US Air Force Suspends Nuclear Missile Security for Suspected Weed Use

On Monday, the US Air Force Global Strike Command announced that it opened investigations at FE Warren Air Force Base in Wyoming on military police suspected of marijuana use. The airmen belong to the 90th Security Forces Group, which is responsible for law enforcement at the base’s 15 missile alert silos. 

“Our solemn duty is to protect this nation,” General Tim Ray, who leads Global Strike Command, said during a press conference. “The majority of our airmen are exceptional and have made significant gains in ensuring excellence and adhering to exacting standards. But we will not give up one inch of this hard-earned ground. When any of us see those not living up to our high standards, we will hold them accountable using all of the disciplinary tools available under the military justice system.”

Under federal law, marijuana is a Schedule I drug, the most restrictive classification alongside other substances such as heroin and LSD. The US military previously slapped pot smoking personnel with dishonorable discharges — the worst kind of discharge on the books. But in recent years, they’ve allowed bong-toking service members to appeal for “Other Than Honorable” discharges, which aren’t as bad as a dishonorable discharge. 

All security personnel under investigation at FE Warren AFB have also been suspended from their duties, though Air Force officials noted that they are presumed innocent until proven guilty, the Air Force Times reported. 

While we can all agree that the people in charge of protecting some 115 Minuteman III nuclear-tipped intercontinental ballistic missiles need to be at tip-top form at all times, the US Air Force, despite Gen. Ray’s statements, holds a double standard when it comes to drug use and military safety. Weed is banned for both on-duty and off-duty use in the Air Force, but prescription “wakefulness promoting drugs” are not.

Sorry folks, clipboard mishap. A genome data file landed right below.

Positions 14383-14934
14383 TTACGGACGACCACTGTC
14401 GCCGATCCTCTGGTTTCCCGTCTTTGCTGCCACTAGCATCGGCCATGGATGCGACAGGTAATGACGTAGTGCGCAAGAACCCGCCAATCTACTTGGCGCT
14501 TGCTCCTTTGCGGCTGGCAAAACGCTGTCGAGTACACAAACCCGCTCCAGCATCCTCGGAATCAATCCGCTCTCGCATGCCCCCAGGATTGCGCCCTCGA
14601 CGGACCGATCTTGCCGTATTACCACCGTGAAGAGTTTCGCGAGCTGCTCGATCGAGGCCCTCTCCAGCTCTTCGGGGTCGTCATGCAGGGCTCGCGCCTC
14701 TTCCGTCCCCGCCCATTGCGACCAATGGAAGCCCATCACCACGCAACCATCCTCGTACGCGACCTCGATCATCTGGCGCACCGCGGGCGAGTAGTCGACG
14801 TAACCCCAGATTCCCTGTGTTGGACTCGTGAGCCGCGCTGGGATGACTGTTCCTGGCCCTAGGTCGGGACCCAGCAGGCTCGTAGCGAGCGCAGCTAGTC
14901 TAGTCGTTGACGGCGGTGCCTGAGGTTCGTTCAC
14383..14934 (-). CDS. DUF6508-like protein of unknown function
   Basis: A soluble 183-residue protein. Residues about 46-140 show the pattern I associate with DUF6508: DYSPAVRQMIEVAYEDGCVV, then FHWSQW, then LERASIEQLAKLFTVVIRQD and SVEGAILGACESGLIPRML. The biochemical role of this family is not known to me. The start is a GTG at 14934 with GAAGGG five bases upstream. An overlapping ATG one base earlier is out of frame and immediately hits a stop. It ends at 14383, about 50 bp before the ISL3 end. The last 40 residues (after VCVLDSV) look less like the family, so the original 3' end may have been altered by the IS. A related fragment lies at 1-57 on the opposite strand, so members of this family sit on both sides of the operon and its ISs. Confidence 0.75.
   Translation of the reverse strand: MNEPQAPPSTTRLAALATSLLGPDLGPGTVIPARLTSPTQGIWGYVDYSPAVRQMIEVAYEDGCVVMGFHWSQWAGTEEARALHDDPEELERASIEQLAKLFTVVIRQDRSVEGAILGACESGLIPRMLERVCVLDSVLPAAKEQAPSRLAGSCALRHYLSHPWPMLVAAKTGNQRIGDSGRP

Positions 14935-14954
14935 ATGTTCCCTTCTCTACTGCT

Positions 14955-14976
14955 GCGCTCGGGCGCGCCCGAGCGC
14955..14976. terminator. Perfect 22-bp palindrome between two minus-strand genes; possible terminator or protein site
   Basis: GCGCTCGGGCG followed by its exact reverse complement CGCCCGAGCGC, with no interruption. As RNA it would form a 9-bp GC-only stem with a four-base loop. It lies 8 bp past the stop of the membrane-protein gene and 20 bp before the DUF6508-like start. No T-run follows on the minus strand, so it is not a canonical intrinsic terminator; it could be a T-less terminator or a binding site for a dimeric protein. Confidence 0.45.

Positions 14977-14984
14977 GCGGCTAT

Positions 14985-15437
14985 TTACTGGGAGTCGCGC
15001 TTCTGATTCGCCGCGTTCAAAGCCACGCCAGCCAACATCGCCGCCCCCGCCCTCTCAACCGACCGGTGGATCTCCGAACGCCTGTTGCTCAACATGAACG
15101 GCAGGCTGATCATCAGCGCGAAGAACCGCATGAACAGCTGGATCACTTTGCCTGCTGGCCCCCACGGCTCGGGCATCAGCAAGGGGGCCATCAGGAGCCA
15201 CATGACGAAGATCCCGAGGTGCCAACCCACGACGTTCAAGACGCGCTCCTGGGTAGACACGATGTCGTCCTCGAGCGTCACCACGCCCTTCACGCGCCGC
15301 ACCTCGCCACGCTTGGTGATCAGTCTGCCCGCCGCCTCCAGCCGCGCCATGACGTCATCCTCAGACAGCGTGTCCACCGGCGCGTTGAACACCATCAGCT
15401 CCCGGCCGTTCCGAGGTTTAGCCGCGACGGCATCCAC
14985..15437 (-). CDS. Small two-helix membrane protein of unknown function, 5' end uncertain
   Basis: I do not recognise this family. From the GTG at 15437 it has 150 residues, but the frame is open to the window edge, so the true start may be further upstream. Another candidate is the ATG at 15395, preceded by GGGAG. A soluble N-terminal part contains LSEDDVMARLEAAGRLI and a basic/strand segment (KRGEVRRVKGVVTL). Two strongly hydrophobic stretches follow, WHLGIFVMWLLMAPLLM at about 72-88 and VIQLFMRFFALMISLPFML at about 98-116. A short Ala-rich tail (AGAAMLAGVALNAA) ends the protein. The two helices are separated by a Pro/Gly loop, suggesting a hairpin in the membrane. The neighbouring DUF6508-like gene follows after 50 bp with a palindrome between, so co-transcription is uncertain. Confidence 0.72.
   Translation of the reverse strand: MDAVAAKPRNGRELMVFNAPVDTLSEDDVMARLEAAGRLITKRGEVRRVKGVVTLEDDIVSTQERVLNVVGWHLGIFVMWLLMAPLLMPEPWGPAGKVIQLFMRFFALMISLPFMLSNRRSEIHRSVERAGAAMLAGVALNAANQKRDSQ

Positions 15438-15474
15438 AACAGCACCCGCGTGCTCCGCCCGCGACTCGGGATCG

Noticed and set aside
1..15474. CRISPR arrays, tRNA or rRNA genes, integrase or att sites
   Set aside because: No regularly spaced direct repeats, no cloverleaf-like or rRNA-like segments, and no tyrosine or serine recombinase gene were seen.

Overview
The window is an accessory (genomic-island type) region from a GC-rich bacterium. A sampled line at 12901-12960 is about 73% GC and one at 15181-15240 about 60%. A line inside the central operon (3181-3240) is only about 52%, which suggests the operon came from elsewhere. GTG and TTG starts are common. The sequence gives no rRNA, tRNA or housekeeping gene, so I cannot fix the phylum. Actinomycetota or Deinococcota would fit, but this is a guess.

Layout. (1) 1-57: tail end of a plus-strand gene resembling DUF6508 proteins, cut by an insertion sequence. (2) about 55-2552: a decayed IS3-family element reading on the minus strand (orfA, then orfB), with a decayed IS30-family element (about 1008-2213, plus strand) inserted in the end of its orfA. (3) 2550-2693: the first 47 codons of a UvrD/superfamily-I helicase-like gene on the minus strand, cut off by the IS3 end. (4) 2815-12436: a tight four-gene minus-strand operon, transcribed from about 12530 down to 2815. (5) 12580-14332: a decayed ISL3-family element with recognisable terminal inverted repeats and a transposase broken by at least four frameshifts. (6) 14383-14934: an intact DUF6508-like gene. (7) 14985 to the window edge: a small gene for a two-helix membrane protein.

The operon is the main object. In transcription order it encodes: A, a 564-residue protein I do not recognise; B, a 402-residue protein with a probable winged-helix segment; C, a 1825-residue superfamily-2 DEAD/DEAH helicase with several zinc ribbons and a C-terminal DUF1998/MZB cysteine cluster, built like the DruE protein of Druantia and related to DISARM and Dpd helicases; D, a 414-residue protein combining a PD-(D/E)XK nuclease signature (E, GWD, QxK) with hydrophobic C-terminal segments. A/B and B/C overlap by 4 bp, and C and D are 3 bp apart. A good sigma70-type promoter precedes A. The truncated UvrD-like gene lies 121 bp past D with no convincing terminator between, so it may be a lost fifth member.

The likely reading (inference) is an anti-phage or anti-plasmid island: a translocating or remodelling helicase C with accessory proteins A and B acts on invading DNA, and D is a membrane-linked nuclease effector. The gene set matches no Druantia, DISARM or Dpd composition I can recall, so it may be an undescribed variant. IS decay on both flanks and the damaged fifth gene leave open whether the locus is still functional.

When Air Force fighter pilots go on long flight missions, they’re given “go-pills” like modafinil to help them stay awake. In the past, they were given amphetamines, but a 2002 friendly-fire incident in Afghanistan involving an American fighter pilot — who blamed the accident on amphetamines given to him by the military — triggered public outcry that eventually ended the practice. 

However, drugs like modafinil can cause side effects similar to, but less severe than, amphetamines, as well. Those side effects include nausea, dizziness, aggression, hypertension, anxiety, abnormal thinking, and hallucinations. 

Additionally, off-duty alcohol use isn’t just allowed in the military, it’s often encouraged by superiors as a way to facilitate social bonding and to relieve stress. So, yes, pills and booze are cool with the military, but not a medicinal plant. 

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